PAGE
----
She looked at me, paus­ing thought­ful­ly for a long time, and I held her gaze. She asked me where I was from and I answered that I was Pales­tin­ian. I respond­ed to her ensu­ing ques­tions, telling her freely about myself. We had tak­en an instant lik­ing to one anoth­er. She sat down in an antique red arm­chair and motioned for me to take a seat, and talked about her fam­i­ly and their Pales­tine, telling how they moved back and forth often, how the jour­ney from Beirut to Jerusalem until the 1940s was an easy after­noon ride. She told me that her son Con­stan­tine was named after his leg­endary grand­fa­ther Con­stan­tine Salameh, a wealthy Lebanese entre­pre­neur who had built the mag­nif­i­cent Vil­la Salameh in the Tal­biyeh neigh­bor­hood in Jerusalem in 1935, a small part of a con­se­quen­tial hold­ing through­out Jerusalem and Jaf­fa and one of the biggest for­tunes in Pales­tine. Madame Salameh, wife of Constantine’s son Charles, as I lat­er worked out, talked to me for over two hours about her life. She returned, over and again, nar­rat­ing in frag­ments and cir­cling from a height, like a war pigeon, the fam­i­ly vil­la on Bal­four Street in Jerusalem. Like the oth­er fine homes in the Pales­tin­ian neigh­bor­hoods of Tal­biyeh and Qata­moun, the Israelis dis­pos­sessed the Pales­tin­ian fam­i­lies that fled but were con­vinced they would soon return after the fight­ing calmed down. She want­ed to tell me some­thing about the Israeli hold on Vil­la Salameh.

I lat­er read about Vil­la Salameh in more detail, and found out that the father Con­stan­tine and his fam­i­ly fled in 1948 with almost no belong­ings, and he had bril­liant­ly arranged to lease the house to the Bel­gian con­sulate – where­as many of the oth­er prop­er­ties in Tal­bieh and Qata­moun were tak­en over by the Haganah mili­tias in 1947 and 1948. I read about Constantine’s grand­son, the son of Madame Salameh, who was also a busi­ness­man. I dis­cov­ered pho­tos of an affa­ble-look­ing man who holds degrees from MIT and Stan­ford, and who is involved in social-impact devel­op­ment projects in Africa as well as renew­able ener­gy projects. I had heard of his father’s fate­ful meet­ings in Cyprus with the Israelis, who stole the Salameh prop­er­ty in Palestine…I would read in detail about the Israeli offer to buy the vil­la for small change on the con­di­tion that the Salameh fam­i­ly renounce all rights to their exten­sive prop­er­ty in Palestine.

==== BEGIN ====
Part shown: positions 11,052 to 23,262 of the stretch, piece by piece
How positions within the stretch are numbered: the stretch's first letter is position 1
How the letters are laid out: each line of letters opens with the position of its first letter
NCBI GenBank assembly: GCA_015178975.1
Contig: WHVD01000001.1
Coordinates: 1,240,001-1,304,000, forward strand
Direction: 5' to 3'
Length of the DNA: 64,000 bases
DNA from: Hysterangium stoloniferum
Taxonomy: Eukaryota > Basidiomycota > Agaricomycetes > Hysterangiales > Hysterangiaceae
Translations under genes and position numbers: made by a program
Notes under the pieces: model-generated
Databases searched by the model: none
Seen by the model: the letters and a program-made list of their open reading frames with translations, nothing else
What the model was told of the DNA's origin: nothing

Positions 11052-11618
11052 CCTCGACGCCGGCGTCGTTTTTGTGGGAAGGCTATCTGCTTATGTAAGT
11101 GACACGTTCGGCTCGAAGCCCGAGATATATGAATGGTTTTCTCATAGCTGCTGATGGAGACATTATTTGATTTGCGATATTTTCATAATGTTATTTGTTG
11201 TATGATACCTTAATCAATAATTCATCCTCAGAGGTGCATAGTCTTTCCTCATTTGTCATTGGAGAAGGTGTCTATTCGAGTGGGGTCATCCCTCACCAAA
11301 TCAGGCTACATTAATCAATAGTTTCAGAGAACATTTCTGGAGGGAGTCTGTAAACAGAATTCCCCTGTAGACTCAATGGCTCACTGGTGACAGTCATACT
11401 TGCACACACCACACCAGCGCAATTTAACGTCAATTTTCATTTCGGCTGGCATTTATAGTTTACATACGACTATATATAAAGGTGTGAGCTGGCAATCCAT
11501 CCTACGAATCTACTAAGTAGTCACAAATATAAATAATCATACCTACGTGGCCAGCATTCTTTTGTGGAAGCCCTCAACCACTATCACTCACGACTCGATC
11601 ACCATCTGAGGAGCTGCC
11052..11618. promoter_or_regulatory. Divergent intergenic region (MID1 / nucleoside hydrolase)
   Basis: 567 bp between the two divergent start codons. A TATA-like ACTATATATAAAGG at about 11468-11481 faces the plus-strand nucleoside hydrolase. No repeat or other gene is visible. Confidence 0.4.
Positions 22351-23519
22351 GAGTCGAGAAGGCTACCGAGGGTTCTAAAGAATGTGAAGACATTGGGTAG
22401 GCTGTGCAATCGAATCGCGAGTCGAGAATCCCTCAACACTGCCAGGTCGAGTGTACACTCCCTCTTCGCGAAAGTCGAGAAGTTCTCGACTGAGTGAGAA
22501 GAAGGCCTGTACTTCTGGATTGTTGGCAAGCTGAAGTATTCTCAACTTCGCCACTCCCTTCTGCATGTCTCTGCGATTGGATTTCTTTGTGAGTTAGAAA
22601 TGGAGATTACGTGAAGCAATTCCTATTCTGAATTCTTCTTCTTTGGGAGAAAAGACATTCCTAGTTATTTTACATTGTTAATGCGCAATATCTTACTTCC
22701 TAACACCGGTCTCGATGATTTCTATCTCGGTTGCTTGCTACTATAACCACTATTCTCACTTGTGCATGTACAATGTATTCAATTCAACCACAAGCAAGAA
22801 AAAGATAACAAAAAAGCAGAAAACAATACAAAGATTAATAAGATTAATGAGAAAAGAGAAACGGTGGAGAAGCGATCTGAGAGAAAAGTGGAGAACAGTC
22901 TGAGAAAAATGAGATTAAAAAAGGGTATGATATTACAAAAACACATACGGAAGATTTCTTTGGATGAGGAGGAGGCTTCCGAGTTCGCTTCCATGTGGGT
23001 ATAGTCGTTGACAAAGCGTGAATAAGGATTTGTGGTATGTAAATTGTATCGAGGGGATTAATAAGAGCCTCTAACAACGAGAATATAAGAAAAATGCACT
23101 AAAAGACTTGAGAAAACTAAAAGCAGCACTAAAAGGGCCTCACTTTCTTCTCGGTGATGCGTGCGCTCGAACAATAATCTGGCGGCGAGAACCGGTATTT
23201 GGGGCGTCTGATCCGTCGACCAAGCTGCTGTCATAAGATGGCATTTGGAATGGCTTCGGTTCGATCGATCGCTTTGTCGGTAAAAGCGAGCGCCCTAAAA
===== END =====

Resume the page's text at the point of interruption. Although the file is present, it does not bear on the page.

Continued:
Madame Salameh told me care­ful­ly, recount­ing in minute detail, how her hus­band met the Israelis in a Cyprus hotel, and was offered $700,000 dol­lars for their his­toric vil­la built by Mar­cel Favier (who also built the French con­sulate in Jerusalem). She looked away, raised her arm and dropped it to her lap in aban­don­ment, glanc­ing back at me briefly. We both then looked down­wards and sat there in silent com­mu­nion for some time. I stood up to take leave of this dear elder­ly woman. I cupped her hand in both of mine, then her fore­arm, smil­ing at her wist­ful­ly. I told her that she should rest now. She sat back in her chair.

It was a thought­ful and delib­er­ate sto­ry she wished to trans­mit. I was grate­ful and trou­bled to hear it, and won­dered if Charles Salameh actu­al­ly accept­ed the Israeli pay­ment. A recent Haaretz arti­cle recounts the sto­ry of ‘Vil­la Dolorosa’ and the relent­less­ness of David Sofar, the cur­rent Israeli hold­er, who seized Israel’s high court in an attempt to oust the Bel­gian con­sulate and ter­mi­nate Con­stan­tine Salameh’s 99-year lease to them, caus­ing diplo­mat­ic ten­sions between Israel and the Belgians.

I think about Charles Salameh and whether a busi­ness instinct so ingrained in men­tal­i­ty and method ren­dered him quite vision­less, his­tor­i­cal­ly and social­ly. Could he have been capa­ble of tak­ing Israeli pen­nies in “com­pen­sa­tion” for its his­toric theft, at that moment in Cyprus when he under­stood that all was lost, that he may as well clutch his fist around a small amount instead of noth­ing? And if so, was it real­ly at that point in his­to­ry his prop­er­ty to renounce or did it belong to all of us, the Pales­tini­ans? Charles’ aging father Con­stan­tine lived in a sump­tu­ous vil­la in Cairo by then, and of course need­ed no Israeli hand­out either. Did the Salameh fam­i­ly even think through the trag­ic dimen­sions of sign­ing off on this colos­sal Israeli theft? How tak­ing this pit­tance would offi­ci­ate Israeli crimes? Or are they those strange crea­tures that exist in tiny soci­eties of wealth and pow­er any­where and nowhere? They may have become so, once dri­ven from their homes and into exile. But Con­stan­tine Salameh’s fam­i­ly before 1948, Haaretz tells us, was very much root­ed in their home­town Jerusalem, Pales­tine, and their cir­cles includ­ed Pales­tin­ian Jew­ish friends.

But I most­ly think of Madame Salameh, of her deci­sion to dis­pose of what she clear­ly con­sid­ered a per­son­al and col­lec­tive grief, in the enve­lope of her beloved bou­tique where we con­versed. I feel she want­ed to pass it on, and that she con­sid­ered this sto­ry of loss also belong­ing to me, and to us all.